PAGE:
• Those who have registered their complaints of torture, which since have prompted investigation, do not feel safe either fearing prosecution for false incrimination or for distributing knowingly false information (both are criminal offenses in Kazakhstan). The latter, for instance, has been mentioned a few times by the Department of Internal Affairs of Atyrau Oblast on their official page in Facebook.
  • The Coalition is not aware of any cases so far of safety measures being applied with regard to those formerly arrested under the January events related charges who have reported torture and whose complaints have started being investigated.
  • In some of the cases, the lawyers who work on these cases of torture are, too, afraid to act rigorously fearing harassment.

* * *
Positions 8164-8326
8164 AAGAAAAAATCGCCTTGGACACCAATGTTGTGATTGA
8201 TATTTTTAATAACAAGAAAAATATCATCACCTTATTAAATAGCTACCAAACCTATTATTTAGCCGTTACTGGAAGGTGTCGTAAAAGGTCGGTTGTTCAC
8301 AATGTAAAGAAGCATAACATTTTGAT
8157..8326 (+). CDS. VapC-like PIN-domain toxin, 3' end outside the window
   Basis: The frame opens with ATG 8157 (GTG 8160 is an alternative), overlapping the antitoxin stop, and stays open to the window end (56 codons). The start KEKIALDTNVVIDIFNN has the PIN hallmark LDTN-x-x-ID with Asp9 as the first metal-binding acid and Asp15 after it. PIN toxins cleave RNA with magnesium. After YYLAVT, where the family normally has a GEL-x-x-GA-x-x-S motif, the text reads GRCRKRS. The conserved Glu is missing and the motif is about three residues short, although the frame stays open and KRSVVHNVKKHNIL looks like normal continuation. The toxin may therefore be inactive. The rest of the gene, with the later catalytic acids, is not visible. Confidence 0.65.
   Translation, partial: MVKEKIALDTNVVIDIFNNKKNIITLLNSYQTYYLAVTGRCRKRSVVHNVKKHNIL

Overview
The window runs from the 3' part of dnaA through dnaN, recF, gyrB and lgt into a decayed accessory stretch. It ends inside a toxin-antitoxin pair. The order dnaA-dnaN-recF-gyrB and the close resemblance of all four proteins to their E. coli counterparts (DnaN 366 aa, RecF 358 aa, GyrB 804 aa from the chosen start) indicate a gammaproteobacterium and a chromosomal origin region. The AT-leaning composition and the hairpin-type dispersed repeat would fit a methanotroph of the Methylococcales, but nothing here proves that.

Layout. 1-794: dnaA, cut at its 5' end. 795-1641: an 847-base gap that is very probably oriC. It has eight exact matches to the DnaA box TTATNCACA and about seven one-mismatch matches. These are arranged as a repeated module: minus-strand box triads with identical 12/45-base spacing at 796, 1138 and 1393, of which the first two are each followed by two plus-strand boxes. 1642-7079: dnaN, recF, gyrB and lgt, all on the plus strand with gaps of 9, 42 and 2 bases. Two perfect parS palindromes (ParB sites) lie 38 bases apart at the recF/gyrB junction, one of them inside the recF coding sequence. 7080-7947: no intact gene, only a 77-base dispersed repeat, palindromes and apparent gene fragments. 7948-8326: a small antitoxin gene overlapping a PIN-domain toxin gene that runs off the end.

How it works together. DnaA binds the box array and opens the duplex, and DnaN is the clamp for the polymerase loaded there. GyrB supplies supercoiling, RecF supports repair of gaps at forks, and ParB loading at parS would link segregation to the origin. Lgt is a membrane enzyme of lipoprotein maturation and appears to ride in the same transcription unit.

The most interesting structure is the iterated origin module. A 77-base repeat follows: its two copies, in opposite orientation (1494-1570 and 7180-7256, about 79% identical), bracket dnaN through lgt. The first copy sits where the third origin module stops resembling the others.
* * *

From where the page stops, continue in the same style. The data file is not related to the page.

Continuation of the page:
Re registration of complaints of torture and investigation of torture:

  • In contradiction to the demands of the Criminal Procedure Code of Kazakhstan about immediate registration of all information about any committed criminal offenses, including torture, many reports of torture in mass media (or social networks), or any direct oral or written reports or complaints thereof with the signs of the crime of torture (article 146 of the Criminal Code) keep being initially registered in the Police Information Log without immediate registration in the Unified Pre-Trial Investigation Register. This means that investigation on these cases is often delayed until a pre-investigation checking is completed, even though such checking was abolished back in 2014 when the acting Criminal Procedure Code was passed.